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Francesco Clemente (1952)

Francesco Clemente, the only son of Judge Marchese Lorenzo Clemente di San Luca and his wife, Bianca Quarto, was born into a conservative family in Naples on March 23, 1952. He attended a high school for the humanities, and focussed on Latin, Greek, and Italian literature, along with classic and modern philosophic themes. After graduating in 1970, he began studying architecture in Rome that same year. There, in the following year, the Galleria Valle Giulia featured his conceptual collages with photographs in a solo show, even though he had never formally studied art.

As a child, Clemente had traveled a great deal with his parents. In 1973 he and his mentor, Alighiero Boetti, went to Afghanistan. Later, Clemente began traveling regularly to India, where he set up a studio in Madras in 1978. He studied Hinduism, worked with handmade paper, paints, and the fabrics of South India, and also employed local artists as his assistants. His watercolors, pastels, monotypes, and prints feature abstract symbols, hieroglyphics, and body-oriented motifs on the themes of sexuality and death. Along with Sandro Chia, Enzo Cucchi, Nicola de Maria, and Mimmo Paladino, Clemente is one of the representatives of what Achille Bonita Oliva called the Transavanguardia.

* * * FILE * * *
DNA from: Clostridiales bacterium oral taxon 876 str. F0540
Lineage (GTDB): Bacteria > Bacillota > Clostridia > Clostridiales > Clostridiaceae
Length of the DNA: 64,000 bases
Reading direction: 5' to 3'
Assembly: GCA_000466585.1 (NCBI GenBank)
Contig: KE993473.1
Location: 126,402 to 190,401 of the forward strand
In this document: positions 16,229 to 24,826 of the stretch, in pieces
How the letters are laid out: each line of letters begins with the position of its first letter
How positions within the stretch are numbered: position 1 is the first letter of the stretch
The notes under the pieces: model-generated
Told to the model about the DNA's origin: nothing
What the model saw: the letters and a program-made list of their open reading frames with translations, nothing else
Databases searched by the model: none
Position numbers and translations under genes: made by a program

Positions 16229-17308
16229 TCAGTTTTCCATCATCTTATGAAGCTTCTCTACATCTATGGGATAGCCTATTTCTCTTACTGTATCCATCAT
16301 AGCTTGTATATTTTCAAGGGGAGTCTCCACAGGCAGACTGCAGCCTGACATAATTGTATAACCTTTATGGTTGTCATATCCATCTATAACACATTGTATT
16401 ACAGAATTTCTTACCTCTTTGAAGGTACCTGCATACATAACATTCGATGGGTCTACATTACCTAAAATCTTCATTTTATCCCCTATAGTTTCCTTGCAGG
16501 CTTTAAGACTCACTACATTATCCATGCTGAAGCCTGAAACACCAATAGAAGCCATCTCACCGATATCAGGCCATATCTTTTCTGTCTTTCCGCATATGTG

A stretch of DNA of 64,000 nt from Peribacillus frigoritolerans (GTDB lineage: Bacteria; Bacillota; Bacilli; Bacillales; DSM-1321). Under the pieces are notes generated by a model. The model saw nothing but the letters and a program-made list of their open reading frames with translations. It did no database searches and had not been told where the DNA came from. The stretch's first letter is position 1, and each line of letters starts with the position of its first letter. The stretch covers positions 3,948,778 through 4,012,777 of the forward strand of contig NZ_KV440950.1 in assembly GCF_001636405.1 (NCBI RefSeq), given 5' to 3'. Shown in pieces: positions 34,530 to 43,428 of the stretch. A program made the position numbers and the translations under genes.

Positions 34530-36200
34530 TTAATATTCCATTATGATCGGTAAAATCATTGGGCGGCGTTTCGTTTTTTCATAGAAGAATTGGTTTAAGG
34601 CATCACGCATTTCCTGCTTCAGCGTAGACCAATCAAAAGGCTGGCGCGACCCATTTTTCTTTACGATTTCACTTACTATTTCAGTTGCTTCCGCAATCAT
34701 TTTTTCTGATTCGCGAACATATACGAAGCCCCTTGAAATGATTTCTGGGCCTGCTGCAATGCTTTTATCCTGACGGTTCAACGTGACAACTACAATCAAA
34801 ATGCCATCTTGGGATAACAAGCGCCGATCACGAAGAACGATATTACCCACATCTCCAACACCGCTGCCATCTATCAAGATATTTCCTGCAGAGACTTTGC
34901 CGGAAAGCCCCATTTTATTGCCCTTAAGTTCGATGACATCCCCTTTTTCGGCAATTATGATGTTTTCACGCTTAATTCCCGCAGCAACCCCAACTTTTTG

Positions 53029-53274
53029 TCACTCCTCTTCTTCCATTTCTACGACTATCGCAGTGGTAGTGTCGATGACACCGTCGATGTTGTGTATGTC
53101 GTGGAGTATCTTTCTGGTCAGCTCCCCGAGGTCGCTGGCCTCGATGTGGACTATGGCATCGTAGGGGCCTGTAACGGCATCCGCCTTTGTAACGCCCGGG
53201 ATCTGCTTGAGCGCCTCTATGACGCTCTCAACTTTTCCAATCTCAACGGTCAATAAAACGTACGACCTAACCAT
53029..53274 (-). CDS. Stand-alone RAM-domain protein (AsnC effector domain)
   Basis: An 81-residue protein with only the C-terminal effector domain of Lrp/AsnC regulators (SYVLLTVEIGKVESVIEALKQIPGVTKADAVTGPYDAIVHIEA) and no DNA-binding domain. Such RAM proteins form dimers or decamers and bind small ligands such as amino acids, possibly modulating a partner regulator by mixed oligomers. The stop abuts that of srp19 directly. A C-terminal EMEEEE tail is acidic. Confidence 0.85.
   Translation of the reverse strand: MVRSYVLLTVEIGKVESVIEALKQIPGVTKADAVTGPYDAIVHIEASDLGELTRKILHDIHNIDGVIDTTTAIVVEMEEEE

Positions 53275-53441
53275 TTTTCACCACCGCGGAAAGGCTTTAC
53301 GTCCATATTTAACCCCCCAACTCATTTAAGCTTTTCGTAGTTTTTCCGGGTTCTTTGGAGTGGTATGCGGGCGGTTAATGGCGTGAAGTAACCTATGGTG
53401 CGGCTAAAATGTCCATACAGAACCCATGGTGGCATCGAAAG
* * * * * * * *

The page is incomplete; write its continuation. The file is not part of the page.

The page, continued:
An important theme in Clemente’s art remains the observation of the self, in the process of which he always maintains a spatial and psychological distance to his body and the bodies of those he depicts. He is interested in the transitions from one person to the next, and the way that a mood can suddenly change to its exact opposite. His interest in sixteenth-century classic Italian painting led him to begin painting frescoes in 1980. He also began making miniatures and mosaics. Clemente finds his themes in art history, the cinema, and television, and he has always had a love for literature. He has participated in the Venice Biennials of 1980, 1988, 1993, and 1997. In 1980, Bischofberger bought Clemente’s Autoritratto come un giardino (Self-Portrait as a Garden), from the Basel Kunsthalle exhibition, 7 Junge Künstler aus Italien (7 Young Italian Artists). That same year, the artist had his first show in New York, and began working there more and more, so that he finally acquired a studio there in 1981. In 1983 he and his family moved to New York. Clemente, Andy Warhol, and Jean-Michel Basquiat began working on the Collaborations in 1984. He has also collaborated several times with writers Allan Ginsberg, William S. Burroughs, Robert Creeley, John Wieners, and others.


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